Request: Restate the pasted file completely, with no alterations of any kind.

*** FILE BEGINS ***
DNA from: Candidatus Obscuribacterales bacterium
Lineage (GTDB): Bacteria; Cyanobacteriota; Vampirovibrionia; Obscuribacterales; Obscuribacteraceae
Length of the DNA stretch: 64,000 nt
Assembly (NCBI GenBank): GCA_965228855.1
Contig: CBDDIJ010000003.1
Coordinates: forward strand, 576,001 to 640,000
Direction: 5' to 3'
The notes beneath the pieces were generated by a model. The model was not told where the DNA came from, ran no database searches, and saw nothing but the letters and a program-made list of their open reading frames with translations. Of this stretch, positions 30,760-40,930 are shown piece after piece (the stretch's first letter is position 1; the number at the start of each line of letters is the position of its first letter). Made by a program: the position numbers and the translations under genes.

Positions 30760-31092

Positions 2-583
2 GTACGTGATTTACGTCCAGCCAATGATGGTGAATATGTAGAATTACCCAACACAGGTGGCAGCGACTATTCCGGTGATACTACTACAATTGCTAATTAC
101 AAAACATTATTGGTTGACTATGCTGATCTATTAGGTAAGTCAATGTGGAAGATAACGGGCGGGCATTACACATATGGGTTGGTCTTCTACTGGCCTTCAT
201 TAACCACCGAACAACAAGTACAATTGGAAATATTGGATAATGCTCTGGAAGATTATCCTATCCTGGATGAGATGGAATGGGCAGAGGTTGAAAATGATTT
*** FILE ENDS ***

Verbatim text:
DNA from: Candidatus Obscuribacterales bacterium
Lineage (GTDB): Bacteria; Cyanobacteriota; Vampirovibrionia; Obscuribacterales; Obscuribacteraceae
Length of the DNA stretch: 64,000 nt
Assembly (NCBI GenBank): GCA_965228855.1
Contig: CBDDIJ010000003.1
Coordinates: forward strand, 576,001 to 640,000
Direction: 5' to 3'
The notes beneath the pieces were generated by a model. The model was not told where the DNA came from, ran no database searches, and saw nothing but the letters and a program-made list of their open reading frames with translations. Of this stretch, positions 30,760-40,930 are shown piece after piece (the stretch's first letter is position 1; the number at the start of each line of letters is the position of its first letter). Made by a program: the position numbers and the translations under genes.

Positions 30760-31092

Positions 2-583
2 GTACGTGATTTACGTCCAGCCAATGATGGTGAATATGTAGAATTACCCAACACAGGTGGCAGCGACTATTCCGGTGATACTACTACAATTGCTAATTAC
101 AAAACATTATTGGTTGACTATGCTGATCTATTAGGTAAGTCAATGTGGAAGATAACGGGCGGGCATTACACATATGGGTTGGTCTTCTACTGGCCTTCAT
201 TAACCACCGAACAACAAGTACAATTGGAAATATTGGATAATGCTCTGGAAGATTATCCTATCCTGGATGAGATGGAATGGGCAGAGGTTGAAAATGATTT